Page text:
Here in RI, we have the First [Flexian] Couple—Governor Raimondo, whose plans for education include a heavy dose of computer-mediated instruction, and First Gentleman Andy Moffit, a once upon a time TFAer (Teach for America recruit) and now an employee of McKinsey and Company. He is the co-author with Sir Michael Barber (formerly partner and head of McKinsey’s Global Education Practice and now Chief Education Advisor at Pearson) of Deliverology 101: A Field Guide for Educational Leaders. What has the British corporation Pearson brought to education in America? Invalid high stakes testing (PARCC), incessant test prep, and curriculum of the poorest quality, as well as data collection and analysis, with the potential for monumental harm, and of course greatest profit for Pearson.
In addition to her concept of flexians, Wedel also details how the misapplication of the financial audit to all areas of governmental life has negatively impacted the social sphere.
“… In the go-go 1980s, when Thatcher and Reagan were at the helm in the United Kingdom and the United States, the goal of refashioning the state in the image of the private sector motivated the migration of audits from their original association with financial management to other areas of working life. (p. 196)
“… [t]he idea of audits exploded throughout society and permeated organizational life as the chief method of controlling individuals. The tools and approaches of accountancy became the means through which ‘the values and practices of the private sector would be instilled in the public sector,’ as several anthropologists studying the subject have assessed.” (p. 197)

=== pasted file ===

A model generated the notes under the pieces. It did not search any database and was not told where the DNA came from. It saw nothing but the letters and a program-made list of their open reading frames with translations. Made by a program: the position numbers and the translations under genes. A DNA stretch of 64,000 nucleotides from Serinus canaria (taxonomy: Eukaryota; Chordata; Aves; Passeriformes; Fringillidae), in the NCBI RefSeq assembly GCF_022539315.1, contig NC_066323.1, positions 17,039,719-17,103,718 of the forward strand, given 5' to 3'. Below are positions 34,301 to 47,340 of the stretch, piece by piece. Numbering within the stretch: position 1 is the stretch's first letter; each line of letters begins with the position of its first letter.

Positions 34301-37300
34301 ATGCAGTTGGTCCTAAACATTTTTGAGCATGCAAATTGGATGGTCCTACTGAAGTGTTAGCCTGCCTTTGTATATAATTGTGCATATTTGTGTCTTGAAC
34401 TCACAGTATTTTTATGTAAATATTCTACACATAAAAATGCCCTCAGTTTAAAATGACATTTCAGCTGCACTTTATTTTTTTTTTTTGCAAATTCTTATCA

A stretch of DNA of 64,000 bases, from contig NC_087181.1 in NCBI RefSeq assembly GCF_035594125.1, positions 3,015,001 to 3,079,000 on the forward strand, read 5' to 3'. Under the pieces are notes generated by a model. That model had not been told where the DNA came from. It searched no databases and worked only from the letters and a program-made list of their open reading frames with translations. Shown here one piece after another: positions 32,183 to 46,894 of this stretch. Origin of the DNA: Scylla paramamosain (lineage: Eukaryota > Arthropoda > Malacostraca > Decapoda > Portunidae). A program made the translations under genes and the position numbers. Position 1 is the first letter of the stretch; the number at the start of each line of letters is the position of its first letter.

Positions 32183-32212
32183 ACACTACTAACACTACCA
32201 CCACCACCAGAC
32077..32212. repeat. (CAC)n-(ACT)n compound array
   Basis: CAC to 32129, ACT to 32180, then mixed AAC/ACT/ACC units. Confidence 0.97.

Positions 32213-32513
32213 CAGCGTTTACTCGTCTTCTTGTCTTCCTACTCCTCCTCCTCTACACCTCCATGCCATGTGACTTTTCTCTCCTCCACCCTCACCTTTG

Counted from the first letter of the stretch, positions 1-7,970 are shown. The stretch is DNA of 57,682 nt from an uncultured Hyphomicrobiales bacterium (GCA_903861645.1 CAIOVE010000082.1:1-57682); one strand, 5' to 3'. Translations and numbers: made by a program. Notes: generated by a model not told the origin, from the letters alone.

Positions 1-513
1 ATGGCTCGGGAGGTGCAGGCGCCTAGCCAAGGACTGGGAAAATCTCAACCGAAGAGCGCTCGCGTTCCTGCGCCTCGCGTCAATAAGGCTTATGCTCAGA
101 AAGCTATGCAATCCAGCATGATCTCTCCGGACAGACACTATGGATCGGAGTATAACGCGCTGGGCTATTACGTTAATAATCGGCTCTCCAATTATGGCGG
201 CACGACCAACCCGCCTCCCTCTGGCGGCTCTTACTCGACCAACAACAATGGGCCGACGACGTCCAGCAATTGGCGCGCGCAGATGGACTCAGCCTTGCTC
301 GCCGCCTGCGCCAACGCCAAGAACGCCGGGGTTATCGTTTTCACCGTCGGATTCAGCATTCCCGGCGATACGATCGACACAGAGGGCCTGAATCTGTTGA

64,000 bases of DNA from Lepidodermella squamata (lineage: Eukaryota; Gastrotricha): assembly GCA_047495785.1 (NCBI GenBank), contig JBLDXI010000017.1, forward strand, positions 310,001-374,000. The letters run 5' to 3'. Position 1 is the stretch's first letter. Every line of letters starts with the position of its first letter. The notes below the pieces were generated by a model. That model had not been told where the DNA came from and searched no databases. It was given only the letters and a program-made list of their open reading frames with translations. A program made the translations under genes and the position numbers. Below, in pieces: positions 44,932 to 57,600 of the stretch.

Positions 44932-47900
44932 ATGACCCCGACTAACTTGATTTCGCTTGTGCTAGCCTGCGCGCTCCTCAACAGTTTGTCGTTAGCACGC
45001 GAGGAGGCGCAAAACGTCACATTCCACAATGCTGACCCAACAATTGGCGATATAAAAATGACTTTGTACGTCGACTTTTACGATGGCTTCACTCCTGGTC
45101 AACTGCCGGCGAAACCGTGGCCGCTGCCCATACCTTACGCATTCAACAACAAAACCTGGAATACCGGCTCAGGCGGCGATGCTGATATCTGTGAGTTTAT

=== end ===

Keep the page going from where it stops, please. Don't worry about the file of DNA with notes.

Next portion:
All of the ills of the corporate education deform movement seem to me to stem from this ill-considered audit/accountability approach that should never have been applied to any public good, particularly one that is responsible for the healthy upbringing of our nation’s children: incessant use of high stakes tests (produced and analyzed as cheaply as possible) to control students, teachers, schools, and neighborhoods; closing of neighborhood schools and creation of charter schools, many of which pursue wholly inappropriate teaching paradigms and enable the school-to-prison pipeline; standardization of curriculum (i.e. Common Core State (sic) (Stealth) Standards, which had virtually no input from those with extensive backgrounds in child development, language and literacy development, students learning English as a second language, and students with disabilities) and which denies dignity and respect to students of diverse backgrounds; ignoring the actual strengths and needs of students with IEPs under the guise of forcing high expectations as measured by the same inappropriate tests used for the general population of students; use of poorly trained TFA temps in primarily high poverty schools; and doing away with tenure and seniority protections with the aim of destroying teachers unions. Is this the America that people struggled, fought, and died to protect and preserve? Or is this the fulfillment of decades of a stealthily imagined dystopia, profiting the very few at the expense of the very many?
Wedel asks: “Who or what can slow the players down? The mechanisms to hold them accountable to either democratic or free-market principles that applied not long ago largely do not effect (sic) these players’ machinations.” (p. 109) So it’s up to those of us who have become aware of the stakes to expose the machinations and dismantle them.